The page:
Does your furry friend love pumpkin? Is it safe for them? Yes, dogs can eat pumpkin and here’s why and how.
Is pumpkin safe for dogs?
Yes, pumpkins are full of healthy nutrients and are safe for dogs to eat. However, not all parts of the pumpkin are safe for dogs.
- Pumpkin pulp: It is the stringy, gooey part in the center of the pumpkin and should be avoided.
- Pumpkin skin and stem: Avoid feeding your dog pumpkin skin and stems. It can cause an upset stomach and indigestion.
Before feeding canned pumpkin, check the ingredients list and read labels very carefully.
Nutritional Benefits of Pumpkin
Pumpkin provides several benefits for dogs. It contains essential nutrients and high soluble fiber content that make it a very nutritious food for dogs. This superfood contains vitamins A, C, and E and is vital for your dog’s brain and eye development. Pumpkin is also packed with minerals like iron and potassium.
One cup or 245 grams of cooked, boiled, or drained unsalted pumpkin contains 1.76 g of protein, 2.7 g of fiber, 49 calories (kcal), 0.17 g of fat, and 12 g of carbohydrate.
Let’s have a look at some of the benefits of pumpkin for dogs:
- Improve your dog’s coat: Vitamin A and zinc in pumpkin improve your dog’s skin and coat.
- Good for eyes: Pumpkin is rich in Vitamin A and promotes eye health. It prevents the development of night blindness and other eye degeneration issues.
- Immunity booster: Pumpkin is a fresh source of antioxidants. Also, pumpkin contains vitamin C that is integral for your dog’s immune health.
- Stomach another: Pumpkin is a natural stomach soother and helps to regulate a dog’s digestive system. Pumpkin helps to remove excess water in your dog’s digestive tract.
- Aids in doggy diarrhea: If your fur buddy has diarrhoea, fiber in pumpkin can help make your dog’s stools more firm and regular.
- Stimulate the growth of beneficial bacteria: The prebiotic properties of pumpkin regulate the growth of good bacteria in your dog’s intestines and inhibit the growth of harmful bacteria.
- Aids in constipation: If your dog is constipated, adding pumpkin to its diet can help ease mild constipation.
- Lower acidity level: It aids in lowering the acidity level of your dog’s large intestines.
- Weight control: Pumpkin can also help in weight control due to its high moisture and fibre content. It’s a good source of fiber, which may suppress your dog’s appetite. The fibre and water in the pumpkin will keep your dog full, so they don’t miss the extra calories.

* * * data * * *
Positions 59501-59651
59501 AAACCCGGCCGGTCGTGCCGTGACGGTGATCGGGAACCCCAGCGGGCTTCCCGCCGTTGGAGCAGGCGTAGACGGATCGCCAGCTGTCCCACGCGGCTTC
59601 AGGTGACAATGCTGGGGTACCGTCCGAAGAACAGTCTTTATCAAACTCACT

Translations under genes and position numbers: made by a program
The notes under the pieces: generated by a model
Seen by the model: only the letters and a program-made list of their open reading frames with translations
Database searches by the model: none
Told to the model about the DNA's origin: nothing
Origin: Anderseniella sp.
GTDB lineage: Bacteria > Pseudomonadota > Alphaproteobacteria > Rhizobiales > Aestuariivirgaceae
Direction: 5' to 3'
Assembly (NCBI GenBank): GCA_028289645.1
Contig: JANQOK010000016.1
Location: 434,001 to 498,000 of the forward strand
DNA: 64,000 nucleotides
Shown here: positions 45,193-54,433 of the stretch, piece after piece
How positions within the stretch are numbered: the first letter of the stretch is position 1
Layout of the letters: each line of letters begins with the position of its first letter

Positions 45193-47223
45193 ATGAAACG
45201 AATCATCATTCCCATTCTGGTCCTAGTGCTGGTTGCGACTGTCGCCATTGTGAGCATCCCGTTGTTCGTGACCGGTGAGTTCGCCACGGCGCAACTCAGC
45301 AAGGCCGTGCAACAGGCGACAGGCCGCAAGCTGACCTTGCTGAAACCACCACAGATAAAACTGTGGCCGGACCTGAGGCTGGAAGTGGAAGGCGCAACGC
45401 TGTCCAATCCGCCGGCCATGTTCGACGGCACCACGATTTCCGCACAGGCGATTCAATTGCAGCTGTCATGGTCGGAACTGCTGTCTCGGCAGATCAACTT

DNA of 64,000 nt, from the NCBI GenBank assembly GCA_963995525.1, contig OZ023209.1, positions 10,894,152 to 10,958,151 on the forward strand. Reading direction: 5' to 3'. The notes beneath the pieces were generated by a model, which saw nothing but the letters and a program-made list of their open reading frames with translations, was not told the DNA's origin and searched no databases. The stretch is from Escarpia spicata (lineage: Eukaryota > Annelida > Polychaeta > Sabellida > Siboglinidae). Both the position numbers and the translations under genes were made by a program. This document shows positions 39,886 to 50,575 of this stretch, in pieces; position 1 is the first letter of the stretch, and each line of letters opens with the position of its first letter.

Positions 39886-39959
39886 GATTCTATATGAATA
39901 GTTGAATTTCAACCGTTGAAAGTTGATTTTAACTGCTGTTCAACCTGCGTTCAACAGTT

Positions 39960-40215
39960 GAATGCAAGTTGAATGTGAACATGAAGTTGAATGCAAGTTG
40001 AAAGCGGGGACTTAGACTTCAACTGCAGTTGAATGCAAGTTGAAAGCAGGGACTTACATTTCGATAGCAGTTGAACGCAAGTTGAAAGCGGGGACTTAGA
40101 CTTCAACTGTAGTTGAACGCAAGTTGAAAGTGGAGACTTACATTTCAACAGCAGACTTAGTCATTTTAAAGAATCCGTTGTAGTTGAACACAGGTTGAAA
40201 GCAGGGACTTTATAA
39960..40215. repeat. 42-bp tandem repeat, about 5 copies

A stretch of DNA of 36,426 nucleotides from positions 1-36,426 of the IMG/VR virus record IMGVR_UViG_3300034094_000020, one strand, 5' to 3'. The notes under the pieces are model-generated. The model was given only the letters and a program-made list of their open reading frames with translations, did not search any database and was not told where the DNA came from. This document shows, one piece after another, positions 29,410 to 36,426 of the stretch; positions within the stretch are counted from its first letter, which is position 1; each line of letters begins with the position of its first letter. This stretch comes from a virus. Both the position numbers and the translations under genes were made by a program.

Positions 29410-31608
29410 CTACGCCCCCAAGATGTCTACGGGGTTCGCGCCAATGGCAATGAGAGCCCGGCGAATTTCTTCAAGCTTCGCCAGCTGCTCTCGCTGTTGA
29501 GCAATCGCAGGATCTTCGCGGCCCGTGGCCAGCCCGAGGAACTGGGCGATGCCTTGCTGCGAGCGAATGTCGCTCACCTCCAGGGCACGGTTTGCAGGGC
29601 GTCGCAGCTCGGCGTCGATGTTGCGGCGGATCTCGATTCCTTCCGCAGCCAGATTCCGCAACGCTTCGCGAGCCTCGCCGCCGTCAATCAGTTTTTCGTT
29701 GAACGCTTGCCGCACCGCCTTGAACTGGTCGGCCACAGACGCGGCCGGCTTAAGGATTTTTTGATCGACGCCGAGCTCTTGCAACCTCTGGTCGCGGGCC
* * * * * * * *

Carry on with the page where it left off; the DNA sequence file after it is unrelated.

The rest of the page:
- Prevent urinary incontinence: The pumpkin seeds prevent urinary incontinence. Pumpkin seeds contain a healthy dose of Omega 3 fatty acids. They have anti-inflammatory properties that can help dislodge kidney stones.
- Control parasites in dogs: Pumpkin can help to control dog parasites naturally. Pumpkins have high amounts of an amino acid cucurbitacin. It is toxic to many common dog parasites and helps to expel worms in ruminating canines.
- Tastes great: Most dogs enjoy the rich, creamy flavour of pumpkin. It can also serve as a delicious doggy treat.
Pet parent tip: Remember that all dogs are primarily meat-eaters. They thrive and their body functions optimally on nutrients provided by animal meat.
Anti-Inflammatory effects of pumpkin for dogs
Pumpkins are anti-inflammatory because they’re rich in carotenoids. Also, pumpkins contain B-carotene, lutein, polysaccharides, phytosterols, unsaturated fatty acids, and peptides. This combination makes pumpkins a powerful source to fight inflammation.
Pumpkin seeds are rich in many antioxidants, which protect our cells from disease-causing damage and reduce inflammation in our bodies. They’re also a great source of dietary fiber, which can enhance this effect. Pumpkin seeds’ anti-inflammatory abilities can help maintain good function in the liver, bladder, bowel, and joints.
The benefits of pumpkin for dogs makes it terrific food to include in your dog’s daily diet. Remember that a large amount of pumpkin can cause an upset stomach, even in healthy dogs. It is better to avoid feeding pumpkins to sick dogs as consuming apples might worsen the medical condition.
If you want to introduce pumpkin to your dog’s diet, then you need to be careful. It is probably a good idea to start slowly to see how your four-legged pal’s stomach reacts.
Does your dog enjoy eating pumpkin? Feel free to share your thoughts. We would be happy to hear from you!
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